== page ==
Keywords: Chemoreceptor, bitter, nasal, trigeminal, respiratory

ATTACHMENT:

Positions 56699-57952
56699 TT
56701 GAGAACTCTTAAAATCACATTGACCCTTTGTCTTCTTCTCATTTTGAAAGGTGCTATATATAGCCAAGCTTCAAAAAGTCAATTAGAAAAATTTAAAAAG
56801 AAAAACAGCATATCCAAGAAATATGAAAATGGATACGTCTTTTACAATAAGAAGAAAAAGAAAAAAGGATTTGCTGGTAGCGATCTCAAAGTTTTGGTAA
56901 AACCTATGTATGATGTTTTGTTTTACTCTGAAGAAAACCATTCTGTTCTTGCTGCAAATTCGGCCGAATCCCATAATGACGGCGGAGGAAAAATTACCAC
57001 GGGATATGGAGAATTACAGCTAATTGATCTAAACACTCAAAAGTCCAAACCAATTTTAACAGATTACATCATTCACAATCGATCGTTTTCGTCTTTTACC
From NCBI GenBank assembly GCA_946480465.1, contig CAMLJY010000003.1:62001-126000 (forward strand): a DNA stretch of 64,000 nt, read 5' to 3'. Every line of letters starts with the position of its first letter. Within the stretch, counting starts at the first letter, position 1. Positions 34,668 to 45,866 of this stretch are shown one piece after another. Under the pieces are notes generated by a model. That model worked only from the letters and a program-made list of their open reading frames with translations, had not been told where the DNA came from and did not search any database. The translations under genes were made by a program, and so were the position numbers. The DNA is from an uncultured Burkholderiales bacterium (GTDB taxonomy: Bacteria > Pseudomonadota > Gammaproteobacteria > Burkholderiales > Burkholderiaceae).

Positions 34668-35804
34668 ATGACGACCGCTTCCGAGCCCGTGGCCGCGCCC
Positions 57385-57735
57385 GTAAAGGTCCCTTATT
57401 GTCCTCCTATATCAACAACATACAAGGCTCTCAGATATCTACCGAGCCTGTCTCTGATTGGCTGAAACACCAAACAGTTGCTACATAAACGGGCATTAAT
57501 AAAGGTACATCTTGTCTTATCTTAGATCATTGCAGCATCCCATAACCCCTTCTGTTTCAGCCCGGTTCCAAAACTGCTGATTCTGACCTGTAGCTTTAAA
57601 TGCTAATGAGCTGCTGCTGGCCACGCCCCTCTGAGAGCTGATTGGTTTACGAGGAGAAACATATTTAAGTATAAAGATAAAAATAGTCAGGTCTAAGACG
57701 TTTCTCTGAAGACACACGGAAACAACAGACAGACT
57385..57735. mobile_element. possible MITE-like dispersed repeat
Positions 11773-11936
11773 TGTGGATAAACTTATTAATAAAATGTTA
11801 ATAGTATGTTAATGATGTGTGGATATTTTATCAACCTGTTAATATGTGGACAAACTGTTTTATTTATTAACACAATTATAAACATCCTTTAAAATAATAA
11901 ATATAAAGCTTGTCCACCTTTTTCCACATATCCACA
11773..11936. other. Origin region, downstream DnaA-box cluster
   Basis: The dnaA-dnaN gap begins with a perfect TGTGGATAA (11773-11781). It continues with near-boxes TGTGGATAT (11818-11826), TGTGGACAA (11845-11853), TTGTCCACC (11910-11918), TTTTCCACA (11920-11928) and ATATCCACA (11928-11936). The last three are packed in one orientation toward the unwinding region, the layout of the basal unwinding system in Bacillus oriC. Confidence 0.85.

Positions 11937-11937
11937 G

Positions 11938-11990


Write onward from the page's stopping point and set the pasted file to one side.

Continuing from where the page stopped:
The nose is a complex organ that functions to monitor, condition, and filter inspired air (Baraniuk and Kaliner 1991; Harkema et al. 2006). Intranasal trigeminal fibers not only mediate somatosensory sensations such as touch, temperature, and pain but are also responsive to a wide variety of chemical stimuli (Bryant and Silver 2000). Stimulation of nasal trigeminal fibers by noxious chemical substances elicits respiratory, cardiovascular, and hormonal responses that may protect the airways from further exposure (Silver et al. 1986). Therefore, the primary function of this intranasal trigeminal system is to act as a sentinel of the airways, guarding the respiratory system from inhalation of noxious substances (Silver 1990).